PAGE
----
I was scared to try it at first because I don’t like feeling out of control (not only can I not handle smoking pot, I can’t even take decongestants), but Xanax makes you feel like you, just calmer. Like the calmest version of yourself. The “non-fight-or-flight” version of yourself. Amazing.
I also received part of my “inheritance” in the mail the other day, which ruined me a little.
My mom has always collected antique pink glass – gorgeous, delicately designed pieces, such as cream and sugar bowls, candy dishes, bowls with cherries and cherry blossoms etched in them. She once asked me if I would like them to be willed to me when she passes someday, and I said yes, because I love all things colored glass.
So when I received two large boxes full of the pink glass I’m not supposed to receive for at least 30 more years, I didn’t know what it was. My son was in the living room engrossed in Minecraft on Xbox 360 when I brought the boxes in from the porch, set them up on the kitchen table, opened them, and pulled out the first piece.
It was wrapped in multiple layers of bubble wrap and tissue (all pieces arrived intact), and it was a little pink creamer pitcher to be placed at a fancy tea party with the little sugar and coffee cups that I opened later.
When it hit me that the boxes contained what my mom considers her “last effects,” I quickly walked to another room so my son wouldn’t be frightened, held my mother’s pretty pink glass in my lap, and thought to myself, “I don’t want my mom’s stuff… I want my mom.” And I sobbed like a bereft child, in the silent way parents are forced to weep when their kids are in the house.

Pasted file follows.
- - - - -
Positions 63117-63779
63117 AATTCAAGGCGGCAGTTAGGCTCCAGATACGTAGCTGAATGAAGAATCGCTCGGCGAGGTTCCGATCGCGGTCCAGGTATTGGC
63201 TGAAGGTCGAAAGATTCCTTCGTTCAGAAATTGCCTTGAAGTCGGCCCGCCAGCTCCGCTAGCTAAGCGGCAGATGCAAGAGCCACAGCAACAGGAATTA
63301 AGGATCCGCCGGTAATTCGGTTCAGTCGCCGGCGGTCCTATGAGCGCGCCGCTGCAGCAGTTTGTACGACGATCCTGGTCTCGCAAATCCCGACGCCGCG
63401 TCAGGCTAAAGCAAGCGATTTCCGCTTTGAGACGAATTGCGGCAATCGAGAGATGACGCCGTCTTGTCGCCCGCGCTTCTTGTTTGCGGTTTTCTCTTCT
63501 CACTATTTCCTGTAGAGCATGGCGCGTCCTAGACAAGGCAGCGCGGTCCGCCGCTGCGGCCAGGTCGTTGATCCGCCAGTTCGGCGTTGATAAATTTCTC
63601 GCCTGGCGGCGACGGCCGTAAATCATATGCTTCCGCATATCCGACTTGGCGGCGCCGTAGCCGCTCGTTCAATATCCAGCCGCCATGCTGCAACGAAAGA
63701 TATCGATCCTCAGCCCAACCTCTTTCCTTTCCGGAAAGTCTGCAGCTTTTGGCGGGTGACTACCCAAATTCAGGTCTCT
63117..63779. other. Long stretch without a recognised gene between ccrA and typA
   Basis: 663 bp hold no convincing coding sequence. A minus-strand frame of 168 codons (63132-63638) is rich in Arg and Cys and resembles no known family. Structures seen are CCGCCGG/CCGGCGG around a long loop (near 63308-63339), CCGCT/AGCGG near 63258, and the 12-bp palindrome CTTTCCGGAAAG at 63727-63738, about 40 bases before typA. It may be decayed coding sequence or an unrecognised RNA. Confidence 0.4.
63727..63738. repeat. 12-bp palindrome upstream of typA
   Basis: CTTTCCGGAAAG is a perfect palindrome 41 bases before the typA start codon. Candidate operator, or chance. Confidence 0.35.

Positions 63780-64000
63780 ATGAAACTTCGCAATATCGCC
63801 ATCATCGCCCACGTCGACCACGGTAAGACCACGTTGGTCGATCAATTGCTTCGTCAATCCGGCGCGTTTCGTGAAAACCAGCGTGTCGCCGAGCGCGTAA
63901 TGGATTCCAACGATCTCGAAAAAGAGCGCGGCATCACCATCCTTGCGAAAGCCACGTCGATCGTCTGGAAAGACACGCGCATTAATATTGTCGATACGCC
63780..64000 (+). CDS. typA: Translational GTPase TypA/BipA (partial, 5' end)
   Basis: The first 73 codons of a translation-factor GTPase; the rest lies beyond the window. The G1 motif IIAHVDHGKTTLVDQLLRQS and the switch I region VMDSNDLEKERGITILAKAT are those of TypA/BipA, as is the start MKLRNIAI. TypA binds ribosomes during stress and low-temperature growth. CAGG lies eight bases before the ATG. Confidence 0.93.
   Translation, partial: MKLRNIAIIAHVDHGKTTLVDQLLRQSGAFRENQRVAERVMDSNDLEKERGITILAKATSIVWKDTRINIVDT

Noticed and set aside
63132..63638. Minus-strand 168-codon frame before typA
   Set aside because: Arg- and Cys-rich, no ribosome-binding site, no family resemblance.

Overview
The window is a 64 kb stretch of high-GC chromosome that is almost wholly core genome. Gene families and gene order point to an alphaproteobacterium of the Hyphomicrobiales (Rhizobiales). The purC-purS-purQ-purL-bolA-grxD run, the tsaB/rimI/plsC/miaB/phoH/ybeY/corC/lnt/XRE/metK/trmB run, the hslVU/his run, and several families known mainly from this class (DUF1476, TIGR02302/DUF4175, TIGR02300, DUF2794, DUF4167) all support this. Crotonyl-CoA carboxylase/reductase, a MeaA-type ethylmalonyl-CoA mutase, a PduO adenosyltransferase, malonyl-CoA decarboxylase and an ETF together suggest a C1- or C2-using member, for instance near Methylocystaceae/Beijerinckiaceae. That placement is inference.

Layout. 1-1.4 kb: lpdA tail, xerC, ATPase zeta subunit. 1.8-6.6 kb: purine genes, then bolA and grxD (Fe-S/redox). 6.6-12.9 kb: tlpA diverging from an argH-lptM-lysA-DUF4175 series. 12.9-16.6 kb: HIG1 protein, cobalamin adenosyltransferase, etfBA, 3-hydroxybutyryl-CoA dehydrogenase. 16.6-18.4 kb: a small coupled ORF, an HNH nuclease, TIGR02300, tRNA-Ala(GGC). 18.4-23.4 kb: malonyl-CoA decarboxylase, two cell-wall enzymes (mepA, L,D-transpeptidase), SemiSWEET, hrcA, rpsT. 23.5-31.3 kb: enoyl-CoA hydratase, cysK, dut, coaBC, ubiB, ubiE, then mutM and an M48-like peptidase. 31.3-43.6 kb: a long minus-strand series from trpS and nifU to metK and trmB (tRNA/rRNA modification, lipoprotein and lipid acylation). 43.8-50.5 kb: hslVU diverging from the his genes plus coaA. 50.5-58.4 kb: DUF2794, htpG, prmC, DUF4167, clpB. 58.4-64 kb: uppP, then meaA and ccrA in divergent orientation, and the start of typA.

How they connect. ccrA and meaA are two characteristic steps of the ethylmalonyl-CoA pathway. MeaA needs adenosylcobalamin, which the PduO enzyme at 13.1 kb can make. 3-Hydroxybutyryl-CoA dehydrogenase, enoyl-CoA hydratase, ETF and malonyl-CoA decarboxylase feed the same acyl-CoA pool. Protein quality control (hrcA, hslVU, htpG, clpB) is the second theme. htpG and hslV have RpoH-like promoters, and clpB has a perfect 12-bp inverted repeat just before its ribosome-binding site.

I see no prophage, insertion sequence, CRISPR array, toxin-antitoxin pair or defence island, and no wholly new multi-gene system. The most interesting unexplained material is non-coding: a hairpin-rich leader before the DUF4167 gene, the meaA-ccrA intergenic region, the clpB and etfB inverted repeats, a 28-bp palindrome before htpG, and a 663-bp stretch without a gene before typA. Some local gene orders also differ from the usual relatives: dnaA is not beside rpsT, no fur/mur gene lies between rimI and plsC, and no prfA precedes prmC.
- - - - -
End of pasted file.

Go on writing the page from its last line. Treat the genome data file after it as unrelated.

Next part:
She’s only 63. Cancer is a motherfucking bitch, and I hate it. When my mom started crying on the phone while talking to me about it, she apologized, and I told her, “No, don’t apologize, Mom. You have cancer and you get to feel sorry for yourself if you want,” because I am very emotional, and get really annoyed when people don’t let other people own their emotions.
(If you want to cry in front of me, I won’t think you’re weak; I’ll think you’re courageous enough to express your emotions, and I don’t allow people to apologize for that. We’re all entitled to our emotions. All emotions are valid. The end.)
But do you know what my brave mom said? She said, “I don’t feel like ‘Why me?’ about the cancer. I feel like ‘Why not me?’ Because cancer isn’t fair.”
She and my stepdad, who is being a great advocate, complete with binders for information and note-taking during appointments, are currently in the process of getting a third opinion about cancer treatment options, and all she has asked of me (and anyone else who cares) is to pray for her.
So if you feel like putting in a good word for my mom with your Higher Power, if you have one, or could send her some healing vibes, positive energy, white light, good juju, or anything your brain might manifest to help her through this tough time, I would really appreciate it.
She’s an incredibly strong lady, and I have no doubt she’ll kick the cancer’s ass and survive this, but I would really love prayers and good thoughts for minimal radiation side-effects in particular, please, if you’re feeling like sharing some love.
Thank you so much, friends.